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Understanding rebalancing: A portfolio well invested doesn’t do things in excess

Consilium Head of Adviser Services Ben Brinkerhoff says rebalancing enforces good investor behaviour in these turbulent times.  

Monday, April 6th 2020, 3:46PM

by Ben Brinkerhoff

Ben Brinkerhoff

A wise person once said that balance means never letting success go to your head and never letting failure go to your heart. We can all see an application of this in our everyday lives, but could it also apply to our investment portfolio?

An investment portfolio also has a balance, and it has similarities to the quoted balance between success and failure.

At the heart of a portfolio are two competing desires. Firstly, there is the desire for returns. The bigger the better, most of us would say. Secondly, there is a desire to avoid losses, even temporary ones, often referred to as volatility. The smaller the better, most of us would say.

If this isn’t a balance, I’m not sure what is!

On one side of the equation, if we got great returns, we might want to just keep doubling down. We might even let this success go to our head. On the other side, if we experience poor returns, it could go to our heart and we might want to take all our investments off the table. Although this often means we would leave ourselves with little or no chance of achieving the goals we originally targeted when we first started investing.

A portfolio needs balance. And if it needs balance then, reasonably, from time to time it will need to be rebalanced.

What is rebalancing?
Rebalancing is the practice of restoring your investment mix to its original target allocation. It’s achieved by selling assets that have gone up in value and adding to those that gone down in value (relative to each other). 

The purpose of rebalancing is simple. It’s to ensure your portfolio is positioned to achieve the investment outcomes you want, without taking more risk of temporary losses (volatility) than necessary.

A portfolio that never rebalances will eventually look very different from your starting portfolio. The chart below was produced by Vanguard (1) and shows how a portfolio that originally contained 50% shares and 50% bonds might change over time if it was either annually rebalanced, or never rebalanced at all. The difference is stark.

If you have a portfolio that is never rebalanced, it is likely to mean your portfolio will get riskier and riskier over time. It’s an important point because, as investors age, they typically prefer portfolios that are less and less risky over time.
Over recent weeks, the opposite has occurred. Share market weakness has meant many portfolios currently have a lower weighting in shares than their original allocation.  If this lower weighting in shares was maintained it would have the effect of reducing the long term expected return of the portfolio.

So, does rebalancing deliver investors better outcomes?
Charles Rotblut, CFA, published an excellent study in May 2014 in the “American Association of Individual Investors Journal,” (2) to help answer that very question. In simple terms, he found that yes, rebalancing works.

Rotblut evaluated three different investor behaviours regarding rebalancing, using a portfolio originally comprising 70% shares and 30% bonds, over a 26-year time period starting in 1988.
The three different behaviours were:

  • Discipline: Rebalance a portfolio each time the allocation to shares was greater than 75% or less than 65% (remember the original target was 70% in his study).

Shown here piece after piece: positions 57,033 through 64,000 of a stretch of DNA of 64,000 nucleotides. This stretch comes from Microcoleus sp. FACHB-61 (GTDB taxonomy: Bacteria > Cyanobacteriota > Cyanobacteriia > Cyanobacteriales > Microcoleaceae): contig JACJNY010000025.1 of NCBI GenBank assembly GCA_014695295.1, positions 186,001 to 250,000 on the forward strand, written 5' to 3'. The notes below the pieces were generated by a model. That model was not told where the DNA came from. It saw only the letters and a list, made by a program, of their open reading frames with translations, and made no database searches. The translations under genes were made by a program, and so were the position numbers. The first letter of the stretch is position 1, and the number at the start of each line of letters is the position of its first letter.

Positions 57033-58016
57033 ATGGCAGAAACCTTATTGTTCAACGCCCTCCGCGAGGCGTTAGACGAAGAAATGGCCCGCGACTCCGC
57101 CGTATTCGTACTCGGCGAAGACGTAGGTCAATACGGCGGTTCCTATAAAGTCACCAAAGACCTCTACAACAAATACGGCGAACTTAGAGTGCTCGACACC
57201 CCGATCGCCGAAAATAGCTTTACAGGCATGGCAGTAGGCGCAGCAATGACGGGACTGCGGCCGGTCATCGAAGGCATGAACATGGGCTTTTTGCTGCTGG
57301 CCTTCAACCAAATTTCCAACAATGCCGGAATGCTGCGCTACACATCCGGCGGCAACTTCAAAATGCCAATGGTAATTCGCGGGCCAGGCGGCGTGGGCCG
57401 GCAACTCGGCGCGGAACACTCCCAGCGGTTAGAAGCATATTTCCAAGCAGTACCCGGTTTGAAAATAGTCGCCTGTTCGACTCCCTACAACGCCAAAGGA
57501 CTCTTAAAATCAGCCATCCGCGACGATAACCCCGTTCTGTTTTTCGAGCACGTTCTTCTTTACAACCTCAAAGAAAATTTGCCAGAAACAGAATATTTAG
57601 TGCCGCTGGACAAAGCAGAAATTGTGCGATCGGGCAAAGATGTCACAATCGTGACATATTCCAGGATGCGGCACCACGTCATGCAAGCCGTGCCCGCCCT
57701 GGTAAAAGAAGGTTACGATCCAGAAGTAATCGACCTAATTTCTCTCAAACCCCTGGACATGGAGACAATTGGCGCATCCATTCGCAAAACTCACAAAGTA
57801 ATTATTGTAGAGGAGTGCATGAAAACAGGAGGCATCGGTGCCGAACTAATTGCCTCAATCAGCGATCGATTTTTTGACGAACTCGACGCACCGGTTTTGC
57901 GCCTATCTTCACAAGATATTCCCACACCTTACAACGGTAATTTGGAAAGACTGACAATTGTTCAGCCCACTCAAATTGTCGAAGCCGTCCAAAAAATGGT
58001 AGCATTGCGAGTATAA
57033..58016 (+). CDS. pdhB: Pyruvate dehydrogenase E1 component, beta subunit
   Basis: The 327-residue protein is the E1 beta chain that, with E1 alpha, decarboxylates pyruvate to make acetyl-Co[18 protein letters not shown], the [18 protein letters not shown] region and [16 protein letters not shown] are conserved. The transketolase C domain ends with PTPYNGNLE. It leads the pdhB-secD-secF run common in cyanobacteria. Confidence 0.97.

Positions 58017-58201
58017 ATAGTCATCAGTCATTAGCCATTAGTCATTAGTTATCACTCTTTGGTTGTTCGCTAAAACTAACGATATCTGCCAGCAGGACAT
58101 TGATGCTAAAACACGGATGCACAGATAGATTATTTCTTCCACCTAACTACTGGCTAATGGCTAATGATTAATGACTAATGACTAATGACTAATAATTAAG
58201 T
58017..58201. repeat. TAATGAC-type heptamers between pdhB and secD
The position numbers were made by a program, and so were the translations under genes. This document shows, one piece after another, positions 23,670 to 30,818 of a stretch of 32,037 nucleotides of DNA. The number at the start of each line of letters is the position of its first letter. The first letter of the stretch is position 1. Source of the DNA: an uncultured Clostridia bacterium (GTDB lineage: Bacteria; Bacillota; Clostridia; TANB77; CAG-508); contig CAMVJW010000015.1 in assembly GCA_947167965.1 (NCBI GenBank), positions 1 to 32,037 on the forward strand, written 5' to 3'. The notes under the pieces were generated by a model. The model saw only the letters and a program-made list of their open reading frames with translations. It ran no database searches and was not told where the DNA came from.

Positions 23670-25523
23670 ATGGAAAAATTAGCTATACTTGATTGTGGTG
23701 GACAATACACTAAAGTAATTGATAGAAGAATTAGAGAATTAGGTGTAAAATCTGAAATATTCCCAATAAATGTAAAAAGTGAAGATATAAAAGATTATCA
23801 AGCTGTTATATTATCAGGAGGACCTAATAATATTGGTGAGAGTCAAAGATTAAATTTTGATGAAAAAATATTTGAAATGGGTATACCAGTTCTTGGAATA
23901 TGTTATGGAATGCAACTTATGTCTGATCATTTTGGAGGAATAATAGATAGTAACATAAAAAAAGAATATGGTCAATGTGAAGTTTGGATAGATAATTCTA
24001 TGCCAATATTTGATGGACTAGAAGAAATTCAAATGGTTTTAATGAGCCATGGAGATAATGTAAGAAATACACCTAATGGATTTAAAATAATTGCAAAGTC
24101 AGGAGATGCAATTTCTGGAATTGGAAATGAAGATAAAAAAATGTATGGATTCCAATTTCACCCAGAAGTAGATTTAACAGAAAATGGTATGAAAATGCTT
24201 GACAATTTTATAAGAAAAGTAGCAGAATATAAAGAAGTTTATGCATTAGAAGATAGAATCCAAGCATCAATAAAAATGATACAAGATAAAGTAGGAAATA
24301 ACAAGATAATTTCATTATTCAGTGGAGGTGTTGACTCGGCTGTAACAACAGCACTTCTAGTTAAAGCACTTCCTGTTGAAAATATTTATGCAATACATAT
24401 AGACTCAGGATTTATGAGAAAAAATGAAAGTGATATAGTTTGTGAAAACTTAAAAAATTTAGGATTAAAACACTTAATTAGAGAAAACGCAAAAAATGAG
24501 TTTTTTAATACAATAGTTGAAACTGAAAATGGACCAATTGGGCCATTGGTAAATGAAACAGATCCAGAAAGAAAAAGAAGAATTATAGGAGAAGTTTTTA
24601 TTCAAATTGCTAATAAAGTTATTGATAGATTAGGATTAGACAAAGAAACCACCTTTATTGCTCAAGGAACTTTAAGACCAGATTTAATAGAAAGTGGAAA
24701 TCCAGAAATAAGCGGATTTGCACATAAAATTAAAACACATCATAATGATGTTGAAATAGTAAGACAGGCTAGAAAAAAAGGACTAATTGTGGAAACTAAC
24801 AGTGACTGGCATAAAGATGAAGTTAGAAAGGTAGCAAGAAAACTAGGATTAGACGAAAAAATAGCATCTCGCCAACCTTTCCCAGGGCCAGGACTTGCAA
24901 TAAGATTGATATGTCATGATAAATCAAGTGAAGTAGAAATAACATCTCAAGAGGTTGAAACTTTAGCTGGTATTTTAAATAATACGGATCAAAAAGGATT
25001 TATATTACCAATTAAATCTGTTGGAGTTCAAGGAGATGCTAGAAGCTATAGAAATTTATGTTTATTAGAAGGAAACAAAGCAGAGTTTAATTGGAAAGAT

• Drift: Never rebalance a portfolio. Just let the share and bond weights inside the portfolio change over time however the market moved them.
  • Panic: Simulate a panicked investor by selling out of shares entirely every time the market fell by more than 20%.

Rotblut found that the Disciplined portfolio outperformed the other two portfolios AND had less measurable up and down price movements (volatility) than the Drift portfolio. It had about the same up and down price movement as the Panic portfolio. In other words, the Disciplined portfolio was the more “efficient” portfolio. It delivered the best ratio of returns for the amount of volatility the portfolio experienced.

Rotblut wrote in his study “Although the goal of pulling out of the market was to stop the pain of the bear markets, over the last 26 years, an investor would have experienced the same level of volatility by simply sticking with shares and rebalancing as necessitated.”
In other words, Rotblut was surprised to find that the Panic portfolio didn’t make the investing ride more comfortable with less overall up and down price movements, even though that’s what it was intended to do.

But why would the Disciplined investor that regularly rebalanced get higher returns? There are two main reasons:

  1. Rebalancing allows a portfolio to ride out a market sell off.
  2. Rebalancing enforces a rule where you are selling recent winners and buying recent losers (relative to each other).

Put simply, rebalancing enforces good investor behaviour. In a valuation sense, rebalancing means you are always selling assets that are relatively more expensive and buying assets that are relatively less expensive. It’s smart, as Rotblut proved, but it can also be psychologically challenging because you are often needing to buy the types of investments that aren’t popular at the moment and selling the ones that are. This is very hard for most investors to do.

In summary, rebalancing helps prevent an investor letting success go to his/her head or failure to his/her heart. Or, as another wise person said (3),

“A life well lived (or a portfolio well invested) doesn’t do things in excess.”

Ben Brinkerhoff, Head of Adviser Services, Consilium

Ben is the head of investor services at Consilium.

Tags: Consilium Covid-19

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